SEATTLE (CN) - The University of Washington agreed to nearly triple the size of its primate research lab at a closed "dinner meeting" to shield the Board of Regents from public accountability, an animal rights group claims in court.
The advocacy group, "Don't Expand UW Primate Testing," sued the Board of Regents and its eight members in King County Court on Oct. 1, under the Open Public Meetings Act.
The $123 million Animal Research and Care Facility (ARCF) will "almost triple" the size of the university's primate lab, "even while other leading research institutions are decreasing such testing in favor of more humane and accurate alternatives," the complaint states.
"If the ARCF is built, the UW anticipates that the biggest increases to its animal testing population will be large animals, especially nonhuman primates. UW plans to almost triple the number of primates it uses for research. UW projections anticipate bringing more than 1,200 additional primates to the campus by 2020, for a total of over 2,000 primates. The UW also plans to at least double its capacity for animals kept in pens, including dogs and sheep.
"The ARCF project is extremely controversial because it goes against a nationwide trend away from using primates and other animals in biomedical research, in favor of more accurate, efficient, humane, and less expensive alternatives. There are already at least 50 validated alternatives to animal tests, and there have been major advancements in using microchips, computer models, artificial organs, stem cells, and other methods that replace animals with alternatives that provide results that are better applied to humans," according to the complaint.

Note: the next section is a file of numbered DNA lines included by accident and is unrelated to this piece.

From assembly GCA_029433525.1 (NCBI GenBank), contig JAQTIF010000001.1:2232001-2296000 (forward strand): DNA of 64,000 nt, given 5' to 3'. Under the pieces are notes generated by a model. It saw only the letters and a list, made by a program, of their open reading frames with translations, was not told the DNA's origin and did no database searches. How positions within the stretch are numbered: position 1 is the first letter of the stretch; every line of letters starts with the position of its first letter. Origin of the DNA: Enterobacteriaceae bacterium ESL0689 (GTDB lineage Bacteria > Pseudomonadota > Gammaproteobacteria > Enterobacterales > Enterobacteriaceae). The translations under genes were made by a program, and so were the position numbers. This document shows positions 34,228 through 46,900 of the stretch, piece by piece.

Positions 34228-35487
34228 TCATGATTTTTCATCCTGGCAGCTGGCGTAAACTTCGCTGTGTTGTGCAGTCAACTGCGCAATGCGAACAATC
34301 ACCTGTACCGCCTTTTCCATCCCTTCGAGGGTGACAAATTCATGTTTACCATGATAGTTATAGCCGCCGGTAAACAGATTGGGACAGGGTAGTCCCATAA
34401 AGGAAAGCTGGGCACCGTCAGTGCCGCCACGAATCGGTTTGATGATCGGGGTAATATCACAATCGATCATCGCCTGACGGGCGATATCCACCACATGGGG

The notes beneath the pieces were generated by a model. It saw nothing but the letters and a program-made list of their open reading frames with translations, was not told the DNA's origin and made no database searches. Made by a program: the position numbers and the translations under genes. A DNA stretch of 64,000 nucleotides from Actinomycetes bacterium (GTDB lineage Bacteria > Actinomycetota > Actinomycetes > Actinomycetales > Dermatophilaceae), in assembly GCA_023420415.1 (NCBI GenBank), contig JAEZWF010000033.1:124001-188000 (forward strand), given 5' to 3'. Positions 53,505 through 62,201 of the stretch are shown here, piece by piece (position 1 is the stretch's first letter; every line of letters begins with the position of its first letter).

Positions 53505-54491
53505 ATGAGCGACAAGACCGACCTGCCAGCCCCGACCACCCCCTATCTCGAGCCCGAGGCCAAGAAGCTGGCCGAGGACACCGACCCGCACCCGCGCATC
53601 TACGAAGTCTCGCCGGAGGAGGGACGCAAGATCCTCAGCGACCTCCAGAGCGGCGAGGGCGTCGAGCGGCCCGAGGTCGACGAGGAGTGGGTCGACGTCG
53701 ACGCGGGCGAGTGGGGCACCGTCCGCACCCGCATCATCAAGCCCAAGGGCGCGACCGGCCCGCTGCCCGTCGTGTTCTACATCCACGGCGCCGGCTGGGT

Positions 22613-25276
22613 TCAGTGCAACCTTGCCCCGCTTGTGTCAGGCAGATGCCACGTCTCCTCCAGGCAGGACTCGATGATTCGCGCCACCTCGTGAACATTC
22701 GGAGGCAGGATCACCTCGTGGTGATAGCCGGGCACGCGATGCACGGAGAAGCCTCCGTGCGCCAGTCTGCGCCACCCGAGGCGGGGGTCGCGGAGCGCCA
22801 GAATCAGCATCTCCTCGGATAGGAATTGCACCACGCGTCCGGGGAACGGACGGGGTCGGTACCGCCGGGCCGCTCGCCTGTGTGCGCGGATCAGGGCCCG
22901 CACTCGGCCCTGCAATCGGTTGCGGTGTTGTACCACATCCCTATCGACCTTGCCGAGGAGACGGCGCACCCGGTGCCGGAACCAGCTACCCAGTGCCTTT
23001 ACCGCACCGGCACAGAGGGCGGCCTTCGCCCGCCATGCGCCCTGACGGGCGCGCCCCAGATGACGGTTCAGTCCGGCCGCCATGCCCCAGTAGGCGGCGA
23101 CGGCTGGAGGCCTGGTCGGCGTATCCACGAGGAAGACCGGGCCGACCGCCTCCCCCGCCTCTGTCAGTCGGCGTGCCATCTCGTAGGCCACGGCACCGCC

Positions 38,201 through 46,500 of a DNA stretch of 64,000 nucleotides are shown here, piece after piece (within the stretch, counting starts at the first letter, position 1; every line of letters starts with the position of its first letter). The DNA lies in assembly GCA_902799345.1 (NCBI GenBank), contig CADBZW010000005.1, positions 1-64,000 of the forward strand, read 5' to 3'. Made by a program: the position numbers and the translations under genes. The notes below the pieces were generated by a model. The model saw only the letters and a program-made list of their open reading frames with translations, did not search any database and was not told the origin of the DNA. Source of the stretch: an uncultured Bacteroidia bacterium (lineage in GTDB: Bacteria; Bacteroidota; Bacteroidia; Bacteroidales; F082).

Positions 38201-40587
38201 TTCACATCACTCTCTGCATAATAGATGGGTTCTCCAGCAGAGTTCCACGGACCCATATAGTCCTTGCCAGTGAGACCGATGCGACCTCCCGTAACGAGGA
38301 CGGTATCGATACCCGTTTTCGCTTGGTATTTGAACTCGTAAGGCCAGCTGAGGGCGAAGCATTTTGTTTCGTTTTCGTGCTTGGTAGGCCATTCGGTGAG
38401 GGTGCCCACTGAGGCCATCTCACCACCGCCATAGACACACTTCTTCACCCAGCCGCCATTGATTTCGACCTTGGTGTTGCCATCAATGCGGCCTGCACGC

The group claims the regents regularly hold closed-door dinner meetings at the UW president's residence the night before a public meeting, to discuss the agenda.
The board unanimously approved the lab's expansion at a Nov. 14, 2013 public meeting. Trustees deliberated on the site plan, funding and how they would vote at the private dinner the night before, in violation of public meetings rules, the complaint states.
"The November 13 dinner meeting did not qualify as an executive session, included deliberations of matters that are not the proper subject of an executive session ... and the BOR did not follow proper procedures for calling an executive session on November 13, 2013," according to the complaint.
The board also violated public meetings rules at the dinner by having a final action in a closed meeting, by failing to post the agenda online and refusing to provide for public comment, the complaint states.
The group seeks declaratory judgment that the board violated the Open Public Meetings Act, and that the approval of the testing facility, construction and funding is null and void. They also want an injunction prohibiting the board from taking any further action on the lab until it conducts public deliberations.
The complaint also seeks an injunction requiring disclosure of the content of deliberations at the dinner meeting and prohibiting the board from conducting public business at future dinner meetings.
The group is represented by Claire Tonry with Smith & Lowney.
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